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    18 History Facts That'll Make You Say "Sounds Fake, But OK"

    Guys, ancient Rome was a wild place.

    1. Cannibal medicine, made of human blood and bones, was used throughout the 16th and 17th centuries.

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    Wealthy Europeans believed that powdered bones could cure an array of ailments and that the consumption of human blood was good for one's health. Crumbled Egyptian mummy, for example, was said to stop internal bleeding.

    2. Thomas Edison killed a circus elephant by electrocution, and filmed it back in 1903.

    YouTube / Via youtube.com

    Topsy the elephant killed three men and, as a result, was sentenced to death. Edison was known for his animal electrocution experiments, so it was decided that the most humane way to get rid of Topsy was through electrocution over hanging. Topsy's demise was even recorded on camera.

    3. Cleopatra lived closer to the release of the iPhone 7 than to the construction of the pyramids.

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    Getty Images

    The Pyramids of Giza are dated back from 2550 B.C. to 2490 B.C. Cleopatra lived from 69 B.C. to 30 B.C. The iPhone 7 was released in 2016. This means she's closer to the iPhone by approximately 500 years.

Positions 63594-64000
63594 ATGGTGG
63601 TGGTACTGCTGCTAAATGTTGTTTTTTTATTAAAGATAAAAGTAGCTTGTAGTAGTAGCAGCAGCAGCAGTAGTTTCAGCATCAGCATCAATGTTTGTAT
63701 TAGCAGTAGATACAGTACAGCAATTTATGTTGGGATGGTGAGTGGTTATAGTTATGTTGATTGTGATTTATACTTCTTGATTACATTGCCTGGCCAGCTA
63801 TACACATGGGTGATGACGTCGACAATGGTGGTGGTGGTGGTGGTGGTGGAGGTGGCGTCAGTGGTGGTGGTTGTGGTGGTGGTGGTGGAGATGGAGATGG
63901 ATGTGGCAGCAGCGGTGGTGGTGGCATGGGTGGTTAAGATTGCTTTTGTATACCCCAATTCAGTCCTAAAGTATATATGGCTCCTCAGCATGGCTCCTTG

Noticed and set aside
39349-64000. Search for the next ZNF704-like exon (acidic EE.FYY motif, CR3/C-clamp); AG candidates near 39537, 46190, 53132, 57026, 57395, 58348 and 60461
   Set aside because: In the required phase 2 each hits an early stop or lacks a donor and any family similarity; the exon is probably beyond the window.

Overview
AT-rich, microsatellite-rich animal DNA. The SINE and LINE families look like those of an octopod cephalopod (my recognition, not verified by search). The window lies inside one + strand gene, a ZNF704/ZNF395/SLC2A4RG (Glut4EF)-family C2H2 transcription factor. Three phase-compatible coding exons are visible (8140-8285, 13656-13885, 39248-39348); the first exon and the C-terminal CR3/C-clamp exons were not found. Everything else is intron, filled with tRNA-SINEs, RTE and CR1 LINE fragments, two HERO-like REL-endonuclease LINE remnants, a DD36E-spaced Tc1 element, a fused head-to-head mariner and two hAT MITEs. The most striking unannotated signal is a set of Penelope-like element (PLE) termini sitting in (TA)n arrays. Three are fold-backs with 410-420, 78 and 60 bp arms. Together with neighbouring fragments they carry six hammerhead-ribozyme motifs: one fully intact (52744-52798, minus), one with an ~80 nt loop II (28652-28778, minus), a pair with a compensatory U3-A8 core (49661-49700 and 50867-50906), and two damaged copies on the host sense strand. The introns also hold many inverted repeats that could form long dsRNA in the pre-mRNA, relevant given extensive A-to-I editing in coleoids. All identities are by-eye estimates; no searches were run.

4. Peter the Great allegedly made his wife keep her lover's head in a jar in their bedroom after he was beheaded.

    Hulton Archive / Getty Images
    Hulton Archive / Getty Images

    It is known that William Mons was beheaded for embezzlement and that his head was kept in a jar of alcohol. However, it's also said that Peter's wife was caught cheating with Mons, which is why Mons' trial and execution were so speedy.

    5. Tutankhamen's sarcophagus wasn't new or made for him, it was actually secondhand.

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    As King Tut died at such a young age (18/19), it's believed that his entire tomb was rushed. It's known that his tomb was significantly smaller and less elaborate than other kings', and it appears that his actual sarcophagus (stone coffin) wasn't even made for him. It had altered inscriptions and carvings on the sides and was made of a different material to his other two coffins.

    6. About 100 years ago, a literal flood of molasses killed 21 people in Boston.

    Boston Daily Globe

    In 1919, the side of an industrial tank full of about 2.5 million gallons of molasses ripped open. The sticky contents emptied onto the streets in a 7-metre-tall wave that moved at more than 35mph, killing 21 and injuring another 150.

    7. And two people died in 1986 as a result of a sea of over a million balloons floating into the sky.